WHAT: The New Zealand-based artist and nominee for the 2018 Turner Prize, Luke Willis Thompson, puts social injustice in relief through his poignant film installations and performances. In his upcoming show, “Adjacency,” Thompson will turn his lens on police violence in the US through films that incorporate footage from the Civil Rights Movement.

WHERE: Nagel Draxler Kabinett, Rosa-Luxemburg-Strasse 33, 10178 Berlin

WHEN: September 14–November 2, 2019


“Imagine” – Anne Imhof at Galerie Buchholz

Anne Imhof, Courtesy Galerie Buchholz Berlin/Cologne/New York

WHAT: German artist Anne Imhof is getting her first gallery show in Berlin, a somewhat belated accolade after she nabbed the Preis der Nationalgalerie in 2015 and took home the Venice Biennale’s Golden Lion in 2017. But rather than unveiling one of the sexy, moody performances she has become known for, Imhof is presenting colorful abstract oil paintings of sunsets that become disorienting when hung vertically.

WHERE: Galerie Buchholz, Fasanenstrasse 30, 10719 Berlin

WHEN: September 13–October 26, 2019


“There is no nonviolent way to look at somebody” – Wu Tsang at Gropius Bau

Wu Tsang, One emerging from a point of view, (2019), Courtesy: die Künstlerin & Galerie Isabella Bortolozzi, Berlin

WHAT: A rich trove of films by Los Angeles-based artist Wu Tsang will be brought into dialogue with her lesser-known sculptural practice, which is built on the interaction of light, text, and glass. The exhibition includes a new stained glass work especially commissioned for the Gropius Bau.

WHERE: Gropius Bau, Niederkirchnerstrasse 7, 10963 Berlin

WHEN: September 4, 2019–January 12, 2020


Preis der Nationalgalerie 2019 Shortlist Exhibition at Hamburger Bahnhof

The four nominees for the Prize of the National Gallery 2019: Pauline Curnier Jardin, Simon Fujiwara, Katja Novitskova und Flaka Haliti. Foto: David von Becker

WHAT: The tenth edition of Germany’s prestigious and career-making prize for young artists will be awarded on September 12. The international jury has nominated four Germany-based artists who make very different work: Simon Fujiwara, Flaka Haliti, Pauline Curnier Jardin, and Katja Novitskova. Each one has debuted new work at the Hamburger Bahnhof in an effort to take home the prize.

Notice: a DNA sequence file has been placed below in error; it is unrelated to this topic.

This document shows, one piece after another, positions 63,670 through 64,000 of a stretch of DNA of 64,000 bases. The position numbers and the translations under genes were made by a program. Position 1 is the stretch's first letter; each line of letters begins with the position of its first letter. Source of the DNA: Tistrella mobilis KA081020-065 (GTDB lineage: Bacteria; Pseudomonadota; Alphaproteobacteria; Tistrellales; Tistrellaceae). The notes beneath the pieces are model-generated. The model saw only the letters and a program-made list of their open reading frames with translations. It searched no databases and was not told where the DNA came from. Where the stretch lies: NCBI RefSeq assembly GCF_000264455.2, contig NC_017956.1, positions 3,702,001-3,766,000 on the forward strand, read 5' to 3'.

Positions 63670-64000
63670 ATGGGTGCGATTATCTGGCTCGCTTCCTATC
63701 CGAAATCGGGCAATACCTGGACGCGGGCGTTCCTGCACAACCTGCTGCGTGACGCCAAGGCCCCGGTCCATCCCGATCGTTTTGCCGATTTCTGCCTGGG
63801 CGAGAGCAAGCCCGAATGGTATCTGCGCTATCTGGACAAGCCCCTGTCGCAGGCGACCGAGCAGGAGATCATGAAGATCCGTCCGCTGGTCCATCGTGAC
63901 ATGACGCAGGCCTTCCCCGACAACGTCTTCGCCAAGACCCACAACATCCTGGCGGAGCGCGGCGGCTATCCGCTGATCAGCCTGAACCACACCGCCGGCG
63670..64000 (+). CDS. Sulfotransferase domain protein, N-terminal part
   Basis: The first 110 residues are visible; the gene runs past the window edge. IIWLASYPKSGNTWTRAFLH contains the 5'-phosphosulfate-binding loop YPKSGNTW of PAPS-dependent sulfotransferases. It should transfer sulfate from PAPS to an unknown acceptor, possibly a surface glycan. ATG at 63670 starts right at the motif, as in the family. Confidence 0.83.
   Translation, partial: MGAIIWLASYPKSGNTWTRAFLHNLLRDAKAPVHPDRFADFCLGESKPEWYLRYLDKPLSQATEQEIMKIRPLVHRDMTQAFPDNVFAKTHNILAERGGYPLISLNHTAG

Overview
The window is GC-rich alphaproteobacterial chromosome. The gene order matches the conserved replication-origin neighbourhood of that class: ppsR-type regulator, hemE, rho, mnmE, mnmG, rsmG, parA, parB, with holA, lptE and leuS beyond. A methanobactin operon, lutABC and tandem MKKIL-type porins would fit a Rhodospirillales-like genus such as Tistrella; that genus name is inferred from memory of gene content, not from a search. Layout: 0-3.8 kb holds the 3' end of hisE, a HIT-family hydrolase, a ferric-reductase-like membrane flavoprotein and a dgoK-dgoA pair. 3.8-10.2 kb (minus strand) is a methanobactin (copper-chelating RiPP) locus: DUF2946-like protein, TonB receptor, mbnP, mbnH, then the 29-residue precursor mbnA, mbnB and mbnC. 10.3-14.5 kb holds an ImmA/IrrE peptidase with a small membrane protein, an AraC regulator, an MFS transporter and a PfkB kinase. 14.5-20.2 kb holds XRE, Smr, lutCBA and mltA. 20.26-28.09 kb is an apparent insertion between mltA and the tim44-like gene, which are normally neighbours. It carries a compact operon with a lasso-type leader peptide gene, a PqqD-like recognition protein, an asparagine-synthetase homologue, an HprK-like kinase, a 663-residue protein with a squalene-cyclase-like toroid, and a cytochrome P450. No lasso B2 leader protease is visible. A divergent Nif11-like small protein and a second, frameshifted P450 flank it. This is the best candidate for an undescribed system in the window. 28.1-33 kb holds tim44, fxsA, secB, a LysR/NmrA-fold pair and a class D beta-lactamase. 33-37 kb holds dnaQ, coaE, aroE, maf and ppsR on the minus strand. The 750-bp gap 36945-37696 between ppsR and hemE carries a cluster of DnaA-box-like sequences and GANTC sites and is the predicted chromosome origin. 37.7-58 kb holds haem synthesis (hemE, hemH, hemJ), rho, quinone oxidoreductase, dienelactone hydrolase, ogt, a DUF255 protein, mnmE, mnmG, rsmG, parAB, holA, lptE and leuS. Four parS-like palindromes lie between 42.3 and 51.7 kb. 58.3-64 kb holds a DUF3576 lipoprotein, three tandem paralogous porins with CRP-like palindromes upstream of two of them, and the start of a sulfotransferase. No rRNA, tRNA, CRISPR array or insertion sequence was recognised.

WHERE: Hamburger Bahnhof, Invalidenstrasse 50-51, 10557 Berlin

WHEN: August 16, 2019–February 16, 2020


“Horizontal Vertigo” – WangShui at the Julia Stoschek Collection

WangShui, From Its Mouth Came a River of High-End Residential Appliances, (2018), Production still (Detail). Courtesy of the artist.

WHAT: For its first European solo exhibition, the amorphous art studio WangShui has created hallucinatory moving-image installations including Gardens of Perfect Exposure, in which silk worms work away on a small metallic landscape. In another room, the studio has brought a magnificent, flickering LED screen typically used for skyline advertisements indoors, giving viewers a chance to get up close to an object that typically towers overhead. Walking up to it, with pieces of mica crunching under your feet, feels like an almost holy experience.

WHERE: Julia Stoschek Collection Berlin, Leipzigerstrasse 60, 10117 Berlin

WHEN: September 12–December 15, 2019

The New Infinity / New Art for Planetariums in Kreuzberg

The New Infinity. Neue Kunst für Planetarien © Berliner Festspiele, Makusu Matsutake

WHAT: After a successful first run last year, the Berliner Festspiele returns for Berlin Art Week with a mobile dome housing new work by Metahaven and the 2017 Preis der Nationalgalerie winner Agnieszka Polska. Assorted live programming will be held for two weeks inside the dome, which is installed in Kreuzberg’s Mariannenplatz.

WHERE: Berliner Festspiele, Mariannenplatz, 10997 Berlin

WHEN: Through September 16, 2019


Off Kedzie at Galerie Isabella Bortolozzi

Diamond Stingily, Off Kedzie, (2019), Courtesy the artist and Galerie Isabella Bortolozzi, Berlin

WHAT: American artist and poet Diamond Stingily uses simple materials like hair, worn doors, and baseball hats to explore racial identity and gender. September promises to be a big month for the artist in Germany: a week after her show at Isabella Bortolozzi, she will open a solo presentation at Kunstverein Munich.

WHERE: Galerie Isabella Bortolozzi, Schöneberger Ufer 61, 10785 Berlin

WHEN: September 17–November 2, 2019